I am doing research for my next fiction work that primarily takes place along San Francisco’s waterfront. I am spending a fair amount of time there: walking, eating, and of course drinking. Waterfronts intrigue us - beaches, marshes, the littoral edge between the land and the sea. Biologists tell us this is where life may have begun and it’s still the source of much of the life in the sea. But we humans can certainly change it for our own use. Piers, wharves, docks, harbors, jetties, breakwaters are just a few of the words we use to describe our efforts to access the lakes and oceans. We probably have as many words for our waterfronts as Eskimos have to describe snow. But words are just that, words. It is how we physically treat this edge that concerns me and this week’s missive.
Now, after a year and a half kind reader, you know I am a lover of cities and things built. But is pains me when politics trump good design and progress. San Francisco’s simplistic belief (eventually codified in law) that only waterfront-oriented things should be allowed along San Francisco’s edge (especially within the urban areas) shut down waterfront development for a good chunk of the past forty years. No shipping container industry (see Oakland), no hotels (see Boston and Miami), no cruise terminal (see Vancouver and Miami), only the endless wall of empty warehouses from a bygone era now used as parking lots and storage. San Francisco Bay is seen in flashes as you drive down the Embarcadero. Chain link seems to be the favorite decorator item. There is embarrassing kitsch, some of the worst and best, in the “Fisherman’s Wharf” area, that suck a few dollars out of tourist’s pockets – but then again it does parallel some of the reality TV shows we American’s watch.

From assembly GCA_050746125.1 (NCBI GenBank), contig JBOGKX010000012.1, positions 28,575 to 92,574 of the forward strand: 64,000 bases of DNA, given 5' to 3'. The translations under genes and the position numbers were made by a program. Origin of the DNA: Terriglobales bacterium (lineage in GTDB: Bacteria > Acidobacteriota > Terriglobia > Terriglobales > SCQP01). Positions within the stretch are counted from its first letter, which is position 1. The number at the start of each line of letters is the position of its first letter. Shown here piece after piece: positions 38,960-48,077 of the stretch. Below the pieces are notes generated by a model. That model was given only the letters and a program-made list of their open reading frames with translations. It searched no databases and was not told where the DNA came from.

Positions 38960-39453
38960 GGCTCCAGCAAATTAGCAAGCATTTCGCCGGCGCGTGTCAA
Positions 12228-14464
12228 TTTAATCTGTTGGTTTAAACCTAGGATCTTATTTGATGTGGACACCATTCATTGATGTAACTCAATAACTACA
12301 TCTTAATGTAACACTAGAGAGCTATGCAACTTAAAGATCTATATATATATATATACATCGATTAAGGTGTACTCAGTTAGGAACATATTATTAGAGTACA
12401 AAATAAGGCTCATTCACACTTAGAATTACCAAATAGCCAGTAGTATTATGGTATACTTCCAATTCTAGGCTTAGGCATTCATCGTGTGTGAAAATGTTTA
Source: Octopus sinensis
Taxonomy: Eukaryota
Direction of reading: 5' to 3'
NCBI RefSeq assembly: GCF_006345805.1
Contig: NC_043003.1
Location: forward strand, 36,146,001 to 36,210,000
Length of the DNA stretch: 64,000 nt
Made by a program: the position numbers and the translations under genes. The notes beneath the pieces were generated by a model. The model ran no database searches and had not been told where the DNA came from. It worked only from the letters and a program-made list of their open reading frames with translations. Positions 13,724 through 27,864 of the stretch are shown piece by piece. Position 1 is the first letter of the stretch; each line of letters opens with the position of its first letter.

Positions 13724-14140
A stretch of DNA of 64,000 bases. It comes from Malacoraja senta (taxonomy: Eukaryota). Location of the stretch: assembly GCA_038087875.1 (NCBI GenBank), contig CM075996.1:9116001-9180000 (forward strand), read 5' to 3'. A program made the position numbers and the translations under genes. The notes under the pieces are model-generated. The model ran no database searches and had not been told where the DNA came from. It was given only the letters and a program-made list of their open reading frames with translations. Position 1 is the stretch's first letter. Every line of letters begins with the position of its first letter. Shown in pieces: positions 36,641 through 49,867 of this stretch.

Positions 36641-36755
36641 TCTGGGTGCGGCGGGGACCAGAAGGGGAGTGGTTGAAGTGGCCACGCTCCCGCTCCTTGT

But then, like a mugger, the 1989 Earthquake struck. There used to be, like Seattle and Boston, a freeway between the City’s urban core and the water. For years the City fathers and mothers argued over taking it down, their excuses were legend and now humorous. God, acting as the ultimate city redevelopment administrator, fixed the problem and changed the debate. It became the catalyst of a wonderful waterfront north of the base of the Bay Bridge.
The Giants, San Francisco’s World Champion baseball team, argued and fought to build a downtown stadium, political futures were won and lost in this debate, as well as millions of dollars. Now this incredible waterfront stadium (sixty homeruns have landed in the Bay) host’s football games, operas, motocross, as well as 81 National League baseball games. The growth along King Street is short of miraculous. I remember thinking about buying a warehouse in this area back in the mid-80s, was something like $150 K; what is it worth now? Again, it is this vision thing.
Mission Bay is turning the lands south of China Basin and King Street into a modern wonderland of bio high tech and housing straddling Third Street, a new waterfront park is proposed, plazas and urban development stretch for a mile and a half south of AT&T Ballpark. The wars fought were legend, books will be written.
Now with the upcoming America’s Cup, more changes are going to be forced on San Francisco’s waterfront. Deadlines are a wonderful thing. For better or worse, grand redevelopments that need to meet an unchangeable deadline push the envelope and the politicians. The Olympics and World Trade Fairs fall into this category. And now, again for better or worse, so does the America’s Cup. For Pete’s sake it’s just a silly sailboat race between very, very, very rich people sailing waterborne suicide machines. Seventy-two foot catamarans built of high tech carbon fiber, with bulletproof sails, and pushed by software. They fly (literally) thirty miles per hour or more, and crash in the most spectacular ways. And they will change the waterfront even more.
And I am in favor of it. Just like the collapse of the Embarcadero Freeway in 1989 and the opening of AT&T Park (PacBell Park then) in 2000, the impacts of grand plans (or disasters), change the perspective of a city and its view of itself. And maybe, just maybe, we will see more of the Bay when this is all done.
Stay tuned . . . .